“The point is: are you supposed to have murdered anyone?” Whatever she was supposed to have done this was clearly a case for Carley. He must edge her off on to Carley.

“No; it isn’t murder at all. I’m supposed to have kidnapped someone. Or abducted them, or something. I can’t explain over the telephone. And anyhow I need someone now, at once, and—”

“But, you know, I don’t think it is me you need at all,” Robert said. “I know practically nothing about criminal law. My firm is not equipped to deal with a case of that sort. The man you need—”

“I don’t want a criminal lawyer. I want a friend. Someone who will stand by me and see that I am not put-upon. I mean, tell me what I need not answer if I don’t want to, and that sort of thing. You don’t need a training in crime for that, do you?”

“No, but you would be much better served by a firm who were used to police cases. A firm that—”

“What you are trying to tell me is that this is not ‘your cup of tea’; that’s it, isn’t it?”

“No, of course not,” Robert said hastily. “I quite honestly feel that you would be wiser—”

“You know what I feel like?” she broke in. “I feel like someone drowning in a river because she can’t drag herself up the bank, and instead of giving me a hand you point out that the other bank is much better to crawl out on.”

There was a moment’s silence.

“But on the contrary,” Robert said, “I can provide you with an expert puller-out-of-rivers; a great improvement on my amateur self, I assure you. Benjamin Carley knows more about defending accused persons than anyone between here and—”

“What! That awful little man with the striped suits!” Her deep voice ran up and cracked, and there was another momentary silence. “I am sorry,” she said presently in her normal voice. “That was silly. But you see, when I rang you up just now it wasn’t because I thought you would be clever about things” (“Wasn’t it, indeed,” thought Robert) “but because I was in trouble and wanted the advice of someone of my own sort. And you looked my sort. Mr. Blair, do please come. I need you now. There are people from Scotland Yard here in the house. And if you feel that it isn’t something you want to be mixed up in you could always pass it on to someone else afterwards; couldn’t you? But there may be nothing after all to be mixed up in. If you would just come out here and ‘watch my interests’ or whatever you call it, for an hour, it may all pass over. I’m sure there is a mistake somewhere. Couldn’t you please do that for me?”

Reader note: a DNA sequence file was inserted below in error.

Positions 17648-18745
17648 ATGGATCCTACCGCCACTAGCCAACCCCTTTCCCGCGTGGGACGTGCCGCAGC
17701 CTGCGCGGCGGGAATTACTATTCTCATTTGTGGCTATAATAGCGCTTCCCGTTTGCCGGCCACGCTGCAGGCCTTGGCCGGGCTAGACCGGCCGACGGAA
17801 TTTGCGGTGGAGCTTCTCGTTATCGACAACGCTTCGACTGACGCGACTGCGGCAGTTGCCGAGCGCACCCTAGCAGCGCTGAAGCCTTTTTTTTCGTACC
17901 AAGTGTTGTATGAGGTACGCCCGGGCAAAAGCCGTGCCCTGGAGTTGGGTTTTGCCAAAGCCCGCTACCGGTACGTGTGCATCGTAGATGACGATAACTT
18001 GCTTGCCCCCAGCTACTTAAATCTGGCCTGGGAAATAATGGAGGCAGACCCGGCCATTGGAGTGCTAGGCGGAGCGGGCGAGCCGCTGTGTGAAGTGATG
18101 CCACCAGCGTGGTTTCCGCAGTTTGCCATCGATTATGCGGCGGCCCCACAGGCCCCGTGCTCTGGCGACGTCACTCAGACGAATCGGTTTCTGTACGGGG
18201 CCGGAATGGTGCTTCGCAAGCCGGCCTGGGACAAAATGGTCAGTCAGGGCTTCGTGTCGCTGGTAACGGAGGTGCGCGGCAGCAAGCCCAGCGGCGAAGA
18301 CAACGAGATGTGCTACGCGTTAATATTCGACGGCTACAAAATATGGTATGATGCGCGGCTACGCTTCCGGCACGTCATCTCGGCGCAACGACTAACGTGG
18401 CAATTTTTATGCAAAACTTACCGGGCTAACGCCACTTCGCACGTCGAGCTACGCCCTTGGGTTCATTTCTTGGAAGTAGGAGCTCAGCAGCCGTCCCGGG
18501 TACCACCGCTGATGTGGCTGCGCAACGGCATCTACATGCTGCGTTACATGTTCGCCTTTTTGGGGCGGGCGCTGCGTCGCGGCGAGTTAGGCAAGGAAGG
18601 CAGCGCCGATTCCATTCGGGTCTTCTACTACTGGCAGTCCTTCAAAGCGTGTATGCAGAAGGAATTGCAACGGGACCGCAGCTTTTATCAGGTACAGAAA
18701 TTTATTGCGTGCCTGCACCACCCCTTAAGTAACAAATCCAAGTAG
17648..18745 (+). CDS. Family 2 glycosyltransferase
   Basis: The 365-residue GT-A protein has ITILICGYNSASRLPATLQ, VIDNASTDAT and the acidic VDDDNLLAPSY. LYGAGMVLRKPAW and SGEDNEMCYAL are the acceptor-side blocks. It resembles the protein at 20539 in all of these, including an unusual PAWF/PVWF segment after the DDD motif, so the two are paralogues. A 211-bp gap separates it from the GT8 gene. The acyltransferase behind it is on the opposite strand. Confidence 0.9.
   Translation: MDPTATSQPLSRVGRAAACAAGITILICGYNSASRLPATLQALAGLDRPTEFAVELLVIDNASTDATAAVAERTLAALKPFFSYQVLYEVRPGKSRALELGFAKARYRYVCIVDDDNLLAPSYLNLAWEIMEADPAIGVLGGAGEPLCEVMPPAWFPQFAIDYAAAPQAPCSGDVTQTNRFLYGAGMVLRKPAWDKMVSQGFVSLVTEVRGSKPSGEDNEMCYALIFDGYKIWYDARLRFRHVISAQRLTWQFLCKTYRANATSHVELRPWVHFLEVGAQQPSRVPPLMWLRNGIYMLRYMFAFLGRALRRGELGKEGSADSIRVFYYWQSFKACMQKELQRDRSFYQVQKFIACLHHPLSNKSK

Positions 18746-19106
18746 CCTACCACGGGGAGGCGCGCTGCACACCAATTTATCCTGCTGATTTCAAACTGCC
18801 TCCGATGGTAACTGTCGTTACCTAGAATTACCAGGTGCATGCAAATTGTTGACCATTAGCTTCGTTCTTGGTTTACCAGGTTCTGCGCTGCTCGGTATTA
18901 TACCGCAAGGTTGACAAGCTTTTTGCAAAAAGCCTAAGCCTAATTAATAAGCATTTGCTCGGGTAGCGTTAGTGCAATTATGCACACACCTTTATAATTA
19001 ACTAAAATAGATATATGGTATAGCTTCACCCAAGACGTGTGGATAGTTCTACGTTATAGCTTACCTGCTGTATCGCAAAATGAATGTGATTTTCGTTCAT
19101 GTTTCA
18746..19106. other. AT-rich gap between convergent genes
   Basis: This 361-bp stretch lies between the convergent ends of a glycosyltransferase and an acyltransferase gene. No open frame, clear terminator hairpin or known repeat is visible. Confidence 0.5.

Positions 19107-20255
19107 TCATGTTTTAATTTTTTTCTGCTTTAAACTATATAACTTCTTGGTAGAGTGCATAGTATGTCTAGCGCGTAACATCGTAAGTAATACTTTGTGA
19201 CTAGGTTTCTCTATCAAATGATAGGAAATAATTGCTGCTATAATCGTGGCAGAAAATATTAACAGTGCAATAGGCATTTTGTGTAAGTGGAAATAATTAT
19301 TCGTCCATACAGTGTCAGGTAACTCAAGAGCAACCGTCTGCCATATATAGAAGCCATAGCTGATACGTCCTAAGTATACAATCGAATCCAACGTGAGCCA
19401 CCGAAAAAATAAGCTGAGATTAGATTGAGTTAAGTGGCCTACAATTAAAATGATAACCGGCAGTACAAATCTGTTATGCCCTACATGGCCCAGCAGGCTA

On the whole Robert Blair thought that he could. He was too good-natured to refuse any reasonable appeal – and she had given him a loophole if things grew difficult. And he did not, after all, now he came to think of it, want to throw her to Ben Carley. In spite of her bêtise about striped suits he saw her point of view. If you had done something you wanted to get away with, Carley was no doubt God’s gift to you; but if you were bewildered and in trouble and innocent, perhaps Carley’s brash personality was not likely to be a very present help.

All the same, he wished as he laid down the receiver that the front he presented to the world was a more forbidding one – Calvin or Caliban, he did not care, so long as strange females were discouraged from flinging themselves on his protection when they were in trouble.

What possible kind of trouble could “kidnapping” be, he wondered as he walked round to the garage in Sin Lane for his car? Was there such an offence in English law? And whom could she possibly be interested in kidnapping? A child? Some child with “expectations”? In spite of the large house out on the Larborough road they gave the impression of having very little money. Or some child that they considered “ill-used” by its natural guardians? That was possible. The old woman had a fanatic’s face, if ever he saw one; and Marion Sharpe herself looked as if the stake would be her natural prop if stakes were not out of fashion. Yes, it was probably some ill-judged piece of philanthropy. Detention “with intent to deprive parent, guardian, etc., of its possession.” He wished he remembered more of his Harris and Wilshere. He could not remember off-hand whether that was a felony, with penal servitude in the offing, or a mere misdemeanour. “Abduction and Detention” had not sullied the Blair, Hayward, and Bennet files since December 1798, when the squire of Lessows, much flown with seasonable claret, had taken the young Miss Gretton across his saddle-bow from a ball at the Gretton home and ridden away with her through the floods; and there was no doubt at all, of course, as to the squire’s motive on that occasion.